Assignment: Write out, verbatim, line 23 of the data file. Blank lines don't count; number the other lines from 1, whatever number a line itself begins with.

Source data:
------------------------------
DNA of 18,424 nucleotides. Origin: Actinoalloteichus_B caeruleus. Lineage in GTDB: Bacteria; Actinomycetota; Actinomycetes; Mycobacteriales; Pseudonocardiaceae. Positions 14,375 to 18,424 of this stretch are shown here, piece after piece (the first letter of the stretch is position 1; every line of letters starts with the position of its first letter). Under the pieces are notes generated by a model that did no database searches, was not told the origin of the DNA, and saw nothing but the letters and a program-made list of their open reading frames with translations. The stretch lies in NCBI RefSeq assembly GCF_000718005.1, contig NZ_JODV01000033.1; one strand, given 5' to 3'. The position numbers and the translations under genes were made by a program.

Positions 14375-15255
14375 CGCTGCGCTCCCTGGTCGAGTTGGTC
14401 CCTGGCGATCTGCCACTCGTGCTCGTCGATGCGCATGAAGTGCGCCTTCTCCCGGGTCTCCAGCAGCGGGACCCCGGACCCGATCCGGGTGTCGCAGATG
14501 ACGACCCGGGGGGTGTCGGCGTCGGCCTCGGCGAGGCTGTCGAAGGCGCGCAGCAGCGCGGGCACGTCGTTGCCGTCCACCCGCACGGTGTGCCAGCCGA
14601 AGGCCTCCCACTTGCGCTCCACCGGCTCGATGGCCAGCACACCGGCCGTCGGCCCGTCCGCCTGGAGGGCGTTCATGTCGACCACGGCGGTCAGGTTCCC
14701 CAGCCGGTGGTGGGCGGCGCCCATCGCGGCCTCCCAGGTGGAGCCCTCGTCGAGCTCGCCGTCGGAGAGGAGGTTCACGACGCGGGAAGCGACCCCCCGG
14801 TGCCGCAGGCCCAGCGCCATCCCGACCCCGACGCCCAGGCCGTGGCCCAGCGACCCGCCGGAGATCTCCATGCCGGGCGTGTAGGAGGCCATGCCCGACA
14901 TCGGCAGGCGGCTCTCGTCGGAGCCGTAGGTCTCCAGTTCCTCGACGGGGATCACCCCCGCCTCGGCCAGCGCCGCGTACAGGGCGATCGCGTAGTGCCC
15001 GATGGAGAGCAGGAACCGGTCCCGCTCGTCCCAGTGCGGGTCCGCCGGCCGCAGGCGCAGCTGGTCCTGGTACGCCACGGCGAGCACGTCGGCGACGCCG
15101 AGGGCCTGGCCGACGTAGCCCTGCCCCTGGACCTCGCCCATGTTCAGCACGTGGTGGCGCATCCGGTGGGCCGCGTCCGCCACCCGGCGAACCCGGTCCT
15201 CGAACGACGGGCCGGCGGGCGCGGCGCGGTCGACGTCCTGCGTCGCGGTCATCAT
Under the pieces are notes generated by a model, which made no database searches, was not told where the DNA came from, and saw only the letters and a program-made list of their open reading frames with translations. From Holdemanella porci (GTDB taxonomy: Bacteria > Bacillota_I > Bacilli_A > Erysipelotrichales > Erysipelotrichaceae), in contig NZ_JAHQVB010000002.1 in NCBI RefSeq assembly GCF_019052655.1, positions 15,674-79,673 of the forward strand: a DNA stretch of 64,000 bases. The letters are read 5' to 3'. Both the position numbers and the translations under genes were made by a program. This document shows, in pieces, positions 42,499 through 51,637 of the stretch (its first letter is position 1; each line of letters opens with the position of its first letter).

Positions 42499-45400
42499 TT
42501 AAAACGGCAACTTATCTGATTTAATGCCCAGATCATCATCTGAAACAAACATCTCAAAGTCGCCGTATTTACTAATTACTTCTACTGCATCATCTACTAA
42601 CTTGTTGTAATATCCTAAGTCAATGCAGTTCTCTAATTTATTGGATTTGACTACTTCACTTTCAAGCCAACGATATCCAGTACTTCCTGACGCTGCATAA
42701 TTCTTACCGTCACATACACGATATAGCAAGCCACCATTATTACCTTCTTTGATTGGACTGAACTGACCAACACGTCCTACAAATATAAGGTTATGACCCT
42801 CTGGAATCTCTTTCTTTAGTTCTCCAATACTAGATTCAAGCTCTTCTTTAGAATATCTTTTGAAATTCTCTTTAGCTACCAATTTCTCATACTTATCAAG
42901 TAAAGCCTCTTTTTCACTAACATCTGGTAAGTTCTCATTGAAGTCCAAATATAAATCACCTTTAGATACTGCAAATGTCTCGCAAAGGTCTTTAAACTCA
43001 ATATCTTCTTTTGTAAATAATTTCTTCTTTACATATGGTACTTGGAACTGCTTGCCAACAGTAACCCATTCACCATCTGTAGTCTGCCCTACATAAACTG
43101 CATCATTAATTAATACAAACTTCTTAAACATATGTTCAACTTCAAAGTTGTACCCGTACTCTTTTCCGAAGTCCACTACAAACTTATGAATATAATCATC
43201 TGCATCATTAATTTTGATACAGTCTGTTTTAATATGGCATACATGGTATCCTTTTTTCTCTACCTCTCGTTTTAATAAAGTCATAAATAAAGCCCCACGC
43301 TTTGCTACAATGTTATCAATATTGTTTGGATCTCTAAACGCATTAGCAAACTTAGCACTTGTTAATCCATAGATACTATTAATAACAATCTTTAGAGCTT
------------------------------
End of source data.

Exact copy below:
43201 TGCATCATTAATTTTGATACAGTCTGTTTTAATATGGCATACATGGTATCCTTTTTTCTCTACCTCTCGTTTTAATAAAGTCATAAATAAAGCCCCACGC